Three key ingredients are needed to make chlorine by our industry, salt, water and electricity.
SALT (OFTEN SODIUM CHLORIDE OR NACL)
Salt can be dug up from mines hundreds of meters below the earth’s surface, where it is found as ‘rock salt’. Large salt mines are found in Germany, who have one of the largest salt mines in Europe (located in Borth). Subterranean deposits there are estimated at more than 200,000 million tonnes.
Salt can also be extracted by pouring hot water into underground salt plugs. The salt dissolves and the resulting brine solution is pumped to the surface. The advantage of this method is that the extraction process can be regulated so that many of the impurities in the salt remain underground. The brine is then concentrated by evaporation in large vacuum plants to a high purity.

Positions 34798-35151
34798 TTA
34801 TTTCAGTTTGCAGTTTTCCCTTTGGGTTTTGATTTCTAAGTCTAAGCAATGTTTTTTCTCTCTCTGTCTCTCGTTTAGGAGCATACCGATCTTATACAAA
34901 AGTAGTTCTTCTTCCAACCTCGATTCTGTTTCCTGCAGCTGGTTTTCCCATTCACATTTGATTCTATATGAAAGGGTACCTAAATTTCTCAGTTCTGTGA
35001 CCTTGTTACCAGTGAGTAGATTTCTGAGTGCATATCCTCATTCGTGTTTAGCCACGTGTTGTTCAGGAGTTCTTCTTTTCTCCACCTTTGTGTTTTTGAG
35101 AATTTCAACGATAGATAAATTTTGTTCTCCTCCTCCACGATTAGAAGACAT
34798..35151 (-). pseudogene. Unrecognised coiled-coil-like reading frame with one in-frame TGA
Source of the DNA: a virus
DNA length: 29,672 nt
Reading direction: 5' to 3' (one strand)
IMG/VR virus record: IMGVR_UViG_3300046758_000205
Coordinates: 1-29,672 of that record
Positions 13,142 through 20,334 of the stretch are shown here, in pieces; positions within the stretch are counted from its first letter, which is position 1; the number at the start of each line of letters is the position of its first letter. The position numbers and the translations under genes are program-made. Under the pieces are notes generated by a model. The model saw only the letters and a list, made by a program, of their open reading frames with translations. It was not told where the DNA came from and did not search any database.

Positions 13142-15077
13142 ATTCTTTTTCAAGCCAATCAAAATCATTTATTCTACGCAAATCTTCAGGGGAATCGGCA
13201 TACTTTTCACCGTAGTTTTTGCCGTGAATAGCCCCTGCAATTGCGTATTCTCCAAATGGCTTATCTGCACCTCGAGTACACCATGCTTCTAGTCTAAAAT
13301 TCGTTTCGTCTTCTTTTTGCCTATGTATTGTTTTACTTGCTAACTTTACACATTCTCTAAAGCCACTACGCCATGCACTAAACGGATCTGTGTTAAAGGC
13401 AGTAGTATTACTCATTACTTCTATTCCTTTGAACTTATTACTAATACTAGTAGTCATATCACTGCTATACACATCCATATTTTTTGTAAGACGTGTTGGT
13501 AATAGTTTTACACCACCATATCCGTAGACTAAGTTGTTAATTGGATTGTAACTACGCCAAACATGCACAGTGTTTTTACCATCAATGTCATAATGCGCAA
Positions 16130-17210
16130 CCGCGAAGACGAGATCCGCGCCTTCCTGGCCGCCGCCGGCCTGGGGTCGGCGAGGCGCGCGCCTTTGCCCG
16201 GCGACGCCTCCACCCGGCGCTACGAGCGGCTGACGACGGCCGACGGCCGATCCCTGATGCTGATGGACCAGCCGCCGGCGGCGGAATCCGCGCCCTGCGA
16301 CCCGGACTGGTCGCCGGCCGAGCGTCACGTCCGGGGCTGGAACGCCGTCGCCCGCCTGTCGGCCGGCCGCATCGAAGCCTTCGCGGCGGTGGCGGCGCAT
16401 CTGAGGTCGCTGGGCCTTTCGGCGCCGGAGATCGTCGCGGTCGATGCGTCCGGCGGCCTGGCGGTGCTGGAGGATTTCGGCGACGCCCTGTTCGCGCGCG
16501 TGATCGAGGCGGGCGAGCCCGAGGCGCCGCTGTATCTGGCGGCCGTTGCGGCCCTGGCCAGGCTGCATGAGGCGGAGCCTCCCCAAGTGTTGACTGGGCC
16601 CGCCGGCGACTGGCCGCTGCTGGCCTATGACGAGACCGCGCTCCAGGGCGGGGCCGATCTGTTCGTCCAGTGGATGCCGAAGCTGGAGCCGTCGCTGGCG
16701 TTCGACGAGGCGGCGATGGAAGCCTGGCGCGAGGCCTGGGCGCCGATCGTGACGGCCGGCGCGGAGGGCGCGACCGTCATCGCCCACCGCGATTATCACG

In underground salt mines, sometimes hundreds of meters under the surface, salt is transported to the conveyor belts with heavy vehicles – Picture courtesy of Kali&Saltz AG
Good quality water is important in the process to avoid impurities in the resulting products. As such, a lot of pre and post-production treatment takes place to ensure high quality products and no problems during any emission.
Energy accounts for over 50% of the cost of producing chlor-alkali. It is used to split the sodium, chlorine and water apart whilst keeping them apart by attracting the resulting products in different directions. As this is such a key ingredient, more information can be found in our Energy Corner.